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01-12-2021 | Review | Uitgave 1/2021 Open Access

Journal of Foot and Ankle Research 1/2021

The epidemiology of chronic ankle instability with perceived ankle instability- a systematic review

Tijdschrift:
Journal of Foot and Ankle Research > Uitgave 1/2021
Auteurs:
Chiao-I Lin, Sanne Houtenbos, Yu-Hsien Lu, Frank Mayer, Pia-Maria Wippert
Belangrijke opmerkingen

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Abstract

Background

Chronic ankle instability, developing from ankle sprain, is one of the most common sports injuries. Besides it being an ankle issue, chronic ankle instability can also cause additional injuries. Investigating the epidemiology of chronic ankle instability is an essential step to develop an adequate injury prevention strategy. However, the epidemiology of chronic ankle instability remains unknown. Therefore, the purpose of this study was to investigate the epidemiology of chronic ankle instability through valid and reliable self-reported tools in active populations.

Methods

An electronic search was performed on PubMed and Web of Science in July 2020. The inclusion criteria for articles were peer-reviewed, published between 2006 and 2020, using one of the valid and reliable tools to evaluate ankle instability, determining chronic ankle instability based on the criteria of the International Ankle Consortium, and including the outcome of epidemiology of chronic ankle instability. The risk of bias of the included studies was evaluated with an adapted tool for the sports injury review method.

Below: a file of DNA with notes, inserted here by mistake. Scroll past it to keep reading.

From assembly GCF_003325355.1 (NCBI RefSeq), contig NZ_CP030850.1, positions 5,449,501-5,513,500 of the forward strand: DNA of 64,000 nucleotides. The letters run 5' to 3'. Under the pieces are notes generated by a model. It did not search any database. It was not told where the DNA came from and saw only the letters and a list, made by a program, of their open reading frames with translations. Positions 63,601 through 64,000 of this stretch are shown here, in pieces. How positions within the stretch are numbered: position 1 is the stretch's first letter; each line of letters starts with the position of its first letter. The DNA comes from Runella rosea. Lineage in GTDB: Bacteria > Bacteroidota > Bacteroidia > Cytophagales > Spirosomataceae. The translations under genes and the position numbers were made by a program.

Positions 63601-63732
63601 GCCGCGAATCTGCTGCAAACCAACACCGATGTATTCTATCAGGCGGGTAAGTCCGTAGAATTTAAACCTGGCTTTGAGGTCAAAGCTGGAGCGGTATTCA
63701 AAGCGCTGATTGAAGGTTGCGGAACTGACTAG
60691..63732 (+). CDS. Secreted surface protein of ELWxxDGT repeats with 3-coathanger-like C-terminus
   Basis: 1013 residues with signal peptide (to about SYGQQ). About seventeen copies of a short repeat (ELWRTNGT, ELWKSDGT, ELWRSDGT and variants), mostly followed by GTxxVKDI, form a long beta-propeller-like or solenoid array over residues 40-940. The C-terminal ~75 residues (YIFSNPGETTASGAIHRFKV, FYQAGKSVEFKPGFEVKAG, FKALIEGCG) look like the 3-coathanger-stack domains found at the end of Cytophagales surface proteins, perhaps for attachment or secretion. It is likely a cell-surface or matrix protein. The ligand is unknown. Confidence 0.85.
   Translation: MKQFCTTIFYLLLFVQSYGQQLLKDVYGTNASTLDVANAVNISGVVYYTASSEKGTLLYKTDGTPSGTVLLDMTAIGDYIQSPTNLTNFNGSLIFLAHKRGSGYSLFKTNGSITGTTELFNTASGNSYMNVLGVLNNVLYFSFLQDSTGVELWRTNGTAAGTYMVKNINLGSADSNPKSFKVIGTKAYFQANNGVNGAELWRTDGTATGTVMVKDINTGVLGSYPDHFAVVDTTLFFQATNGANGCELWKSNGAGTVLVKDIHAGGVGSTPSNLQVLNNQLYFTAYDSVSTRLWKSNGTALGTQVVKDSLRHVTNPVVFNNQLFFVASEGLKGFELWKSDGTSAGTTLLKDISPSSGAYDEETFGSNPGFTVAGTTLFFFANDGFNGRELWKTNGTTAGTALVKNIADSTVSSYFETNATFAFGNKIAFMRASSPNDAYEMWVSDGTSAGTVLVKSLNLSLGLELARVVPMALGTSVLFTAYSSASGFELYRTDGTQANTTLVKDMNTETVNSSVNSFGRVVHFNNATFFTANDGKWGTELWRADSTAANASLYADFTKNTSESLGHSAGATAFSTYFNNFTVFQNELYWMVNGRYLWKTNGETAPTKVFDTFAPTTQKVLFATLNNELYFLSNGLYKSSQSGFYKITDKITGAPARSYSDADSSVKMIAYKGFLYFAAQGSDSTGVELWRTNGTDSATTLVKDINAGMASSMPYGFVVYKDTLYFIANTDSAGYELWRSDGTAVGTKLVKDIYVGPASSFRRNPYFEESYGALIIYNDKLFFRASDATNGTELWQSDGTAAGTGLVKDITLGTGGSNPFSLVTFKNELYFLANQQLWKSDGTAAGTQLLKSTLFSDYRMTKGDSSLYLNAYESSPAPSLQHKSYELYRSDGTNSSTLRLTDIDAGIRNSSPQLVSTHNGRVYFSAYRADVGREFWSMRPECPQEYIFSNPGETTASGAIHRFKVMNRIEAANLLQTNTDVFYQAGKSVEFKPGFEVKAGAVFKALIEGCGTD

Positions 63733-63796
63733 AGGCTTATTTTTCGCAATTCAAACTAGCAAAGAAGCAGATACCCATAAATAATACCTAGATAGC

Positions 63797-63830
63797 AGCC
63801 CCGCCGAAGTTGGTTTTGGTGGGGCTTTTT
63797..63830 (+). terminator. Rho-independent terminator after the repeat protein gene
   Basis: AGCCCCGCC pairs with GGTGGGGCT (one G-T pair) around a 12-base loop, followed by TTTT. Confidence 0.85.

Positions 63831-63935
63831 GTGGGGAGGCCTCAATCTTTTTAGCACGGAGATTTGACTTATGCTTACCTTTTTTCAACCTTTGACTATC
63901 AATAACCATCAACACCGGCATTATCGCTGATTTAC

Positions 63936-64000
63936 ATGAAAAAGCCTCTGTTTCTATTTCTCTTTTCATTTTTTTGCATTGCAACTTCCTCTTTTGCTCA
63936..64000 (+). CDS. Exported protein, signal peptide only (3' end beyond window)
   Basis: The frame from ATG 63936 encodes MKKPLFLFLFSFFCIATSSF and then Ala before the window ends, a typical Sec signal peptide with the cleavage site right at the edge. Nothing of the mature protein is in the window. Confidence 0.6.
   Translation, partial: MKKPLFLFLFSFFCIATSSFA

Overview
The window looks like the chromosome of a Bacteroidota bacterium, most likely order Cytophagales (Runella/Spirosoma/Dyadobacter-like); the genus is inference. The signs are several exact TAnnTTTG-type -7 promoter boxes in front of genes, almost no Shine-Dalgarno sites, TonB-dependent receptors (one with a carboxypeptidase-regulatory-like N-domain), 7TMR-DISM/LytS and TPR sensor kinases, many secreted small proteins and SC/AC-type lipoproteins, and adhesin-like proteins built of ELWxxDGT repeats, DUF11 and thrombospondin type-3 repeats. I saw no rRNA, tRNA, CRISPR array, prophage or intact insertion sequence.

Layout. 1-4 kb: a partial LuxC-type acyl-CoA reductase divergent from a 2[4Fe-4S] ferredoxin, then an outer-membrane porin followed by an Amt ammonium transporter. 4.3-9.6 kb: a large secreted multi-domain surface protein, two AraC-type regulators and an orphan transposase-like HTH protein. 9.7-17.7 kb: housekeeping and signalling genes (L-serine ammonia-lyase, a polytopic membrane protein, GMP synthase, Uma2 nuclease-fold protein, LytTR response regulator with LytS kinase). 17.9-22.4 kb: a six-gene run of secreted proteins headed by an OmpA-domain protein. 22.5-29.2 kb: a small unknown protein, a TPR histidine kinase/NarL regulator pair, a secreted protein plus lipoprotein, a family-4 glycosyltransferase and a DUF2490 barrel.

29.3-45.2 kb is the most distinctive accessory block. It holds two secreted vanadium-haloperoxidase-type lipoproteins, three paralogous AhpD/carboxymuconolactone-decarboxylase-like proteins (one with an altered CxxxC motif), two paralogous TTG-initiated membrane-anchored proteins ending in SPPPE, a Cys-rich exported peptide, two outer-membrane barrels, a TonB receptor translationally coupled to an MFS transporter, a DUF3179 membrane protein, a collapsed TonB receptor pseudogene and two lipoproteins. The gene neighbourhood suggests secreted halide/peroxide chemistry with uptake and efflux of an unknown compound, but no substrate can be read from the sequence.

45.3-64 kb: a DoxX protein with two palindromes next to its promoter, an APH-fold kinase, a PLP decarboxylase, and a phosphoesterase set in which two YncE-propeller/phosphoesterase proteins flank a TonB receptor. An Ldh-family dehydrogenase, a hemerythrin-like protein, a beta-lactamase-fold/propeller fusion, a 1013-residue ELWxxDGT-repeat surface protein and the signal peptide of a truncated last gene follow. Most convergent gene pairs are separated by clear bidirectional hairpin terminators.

Results

After removing duplicated studies, 593 articles were screened for eligibility. Twenty full-texts were screened and finally nine studies were included, assessing 3804 participants in total. The participants were between 15 and 32 years old and represented soldiers, students, athletes and active individuals with a history of ankle sprain. The prevalence of chronic ankle instability was 25%, ranging between 7 and 53%. The prevalence of chronic ankle instability within participants with a history of ankle sprains was 46%, ranging between 9 and 76%. Five included studies identified chronic ankle instability based on the standard criteria, and four studies applied adapted exclusion criteria to conduct the study. Five out of nine included studies showed a low risk of bias.

Conclusions

The prevalence of chronic ankle instability shows a wide range. This could be due to the different exclusion criteria, age, sports discipline, or other factors among the included studies. For future studies, standardized criteria to investigate the epidemiology of chronic ankle instability are required. The epidemiology of CAI should be prospective. Factors affecting the prevalence of chronic ankle instability should be investigated and clearly described.

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